Professional conferences have an interesting business model. We charge hundreds or thousands of dollars for attendees to participate in education programming primarily delivered by their peers (who receive little to no compensation).
These peer presenters benefit with the hope of being viewed as an industry thought leader or, as in the case of scientific and medical meetings, advancing their careers.
Most industry presenters have had little to no training in how to design and deliver a meaningful learning experience. This fact puts the core of our conference business model at risk.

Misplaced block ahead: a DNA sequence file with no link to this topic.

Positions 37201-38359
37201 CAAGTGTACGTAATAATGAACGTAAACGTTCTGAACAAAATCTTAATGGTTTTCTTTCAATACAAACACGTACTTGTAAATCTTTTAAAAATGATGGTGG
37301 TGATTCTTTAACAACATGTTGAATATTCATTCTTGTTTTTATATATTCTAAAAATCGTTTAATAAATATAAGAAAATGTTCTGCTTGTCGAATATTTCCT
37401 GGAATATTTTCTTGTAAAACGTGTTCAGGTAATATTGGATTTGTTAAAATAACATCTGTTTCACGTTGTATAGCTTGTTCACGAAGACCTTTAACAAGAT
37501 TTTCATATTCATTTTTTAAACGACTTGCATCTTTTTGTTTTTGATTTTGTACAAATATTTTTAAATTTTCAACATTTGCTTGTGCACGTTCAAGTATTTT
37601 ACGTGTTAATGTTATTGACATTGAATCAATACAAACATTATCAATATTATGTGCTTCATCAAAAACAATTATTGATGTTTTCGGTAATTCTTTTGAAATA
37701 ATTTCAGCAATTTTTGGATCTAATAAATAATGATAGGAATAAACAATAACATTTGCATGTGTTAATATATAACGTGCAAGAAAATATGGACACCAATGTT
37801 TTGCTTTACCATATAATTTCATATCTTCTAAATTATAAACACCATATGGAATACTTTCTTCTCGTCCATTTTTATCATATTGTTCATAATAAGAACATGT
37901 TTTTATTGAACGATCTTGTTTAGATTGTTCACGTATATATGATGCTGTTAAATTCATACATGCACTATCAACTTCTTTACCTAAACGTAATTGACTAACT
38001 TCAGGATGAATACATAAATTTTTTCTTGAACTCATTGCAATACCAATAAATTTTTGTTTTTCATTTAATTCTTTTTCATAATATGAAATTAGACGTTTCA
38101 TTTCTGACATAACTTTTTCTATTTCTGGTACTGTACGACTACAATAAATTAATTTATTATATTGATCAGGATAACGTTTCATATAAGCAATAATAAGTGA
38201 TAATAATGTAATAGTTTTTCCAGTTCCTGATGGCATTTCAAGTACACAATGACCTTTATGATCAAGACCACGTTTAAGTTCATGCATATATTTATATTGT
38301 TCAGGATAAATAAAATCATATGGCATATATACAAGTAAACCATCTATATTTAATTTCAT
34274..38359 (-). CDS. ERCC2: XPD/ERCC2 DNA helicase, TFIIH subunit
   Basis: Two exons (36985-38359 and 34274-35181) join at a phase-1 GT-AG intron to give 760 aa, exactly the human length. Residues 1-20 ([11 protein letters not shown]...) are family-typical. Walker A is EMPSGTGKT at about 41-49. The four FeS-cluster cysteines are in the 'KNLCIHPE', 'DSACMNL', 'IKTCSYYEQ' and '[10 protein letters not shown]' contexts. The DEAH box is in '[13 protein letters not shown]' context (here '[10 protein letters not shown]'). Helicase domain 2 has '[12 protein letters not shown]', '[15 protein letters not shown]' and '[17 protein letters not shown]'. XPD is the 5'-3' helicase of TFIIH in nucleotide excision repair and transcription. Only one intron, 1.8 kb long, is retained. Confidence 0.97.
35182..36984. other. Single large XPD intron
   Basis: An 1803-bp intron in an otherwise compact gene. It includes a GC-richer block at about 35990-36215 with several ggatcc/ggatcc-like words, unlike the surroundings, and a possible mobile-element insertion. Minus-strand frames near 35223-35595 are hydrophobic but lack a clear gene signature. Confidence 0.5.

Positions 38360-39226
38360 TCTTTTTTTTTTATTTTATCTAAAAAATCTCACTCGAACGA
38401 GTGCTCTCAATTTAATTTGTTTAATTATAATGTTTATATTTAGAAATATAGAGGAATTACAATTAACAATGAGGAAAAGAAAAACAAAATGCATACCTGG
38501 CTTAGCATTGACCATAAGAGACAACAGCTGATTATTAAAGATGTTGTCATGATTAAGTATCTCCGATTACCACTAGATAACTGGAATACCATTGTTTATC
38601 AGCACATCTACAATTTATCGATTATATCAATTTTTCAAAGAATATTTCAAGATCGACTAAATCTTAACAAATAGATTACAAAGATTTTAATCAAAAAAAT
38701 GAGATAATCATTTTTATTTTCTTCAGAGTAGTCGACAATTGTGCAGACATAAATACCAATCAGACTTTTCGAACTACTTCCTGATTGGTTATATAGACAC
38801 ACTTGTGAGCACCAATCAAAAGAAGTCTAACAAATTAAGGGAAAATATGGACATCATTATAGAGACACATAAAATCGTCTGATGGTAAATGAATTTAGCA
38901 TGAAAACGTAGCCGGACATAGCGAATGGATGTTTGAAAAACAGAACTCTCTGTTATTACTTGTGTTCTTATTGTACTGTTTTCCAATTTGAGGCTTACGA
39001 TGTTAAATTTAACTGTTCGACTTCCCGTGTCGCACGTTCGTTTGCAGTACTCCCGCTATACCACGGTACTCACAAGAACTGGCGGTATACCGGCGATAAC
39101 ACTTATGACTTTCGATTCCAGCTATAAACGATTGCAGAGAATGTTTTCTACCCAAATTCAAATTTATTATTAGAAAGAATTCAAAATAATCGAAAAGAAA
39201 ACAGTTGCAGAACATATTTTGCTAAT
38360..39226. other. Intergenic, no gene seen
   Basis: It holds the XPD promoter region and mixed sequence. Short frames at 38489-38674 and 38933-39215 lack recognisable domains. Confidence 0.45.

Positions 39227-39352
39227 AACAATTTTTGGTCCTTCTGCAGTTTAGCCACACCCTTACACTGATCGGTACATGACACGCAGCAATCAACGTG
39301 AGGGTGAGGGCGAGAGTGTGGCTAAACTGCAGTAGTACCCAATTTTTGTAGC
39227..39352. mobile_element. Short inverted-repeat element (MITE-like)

One of the smartest ways of lowering this risk is for conference organizers to invest in developing their industry presenters. The ultimate goal is to help them become better designers and facilitators of learning experiences. If you are able to develop a faculty as an asset, your business model is substantially improved.
Reprinted with permission from Velvet Chainsaw’s Sticky Conference newsletter.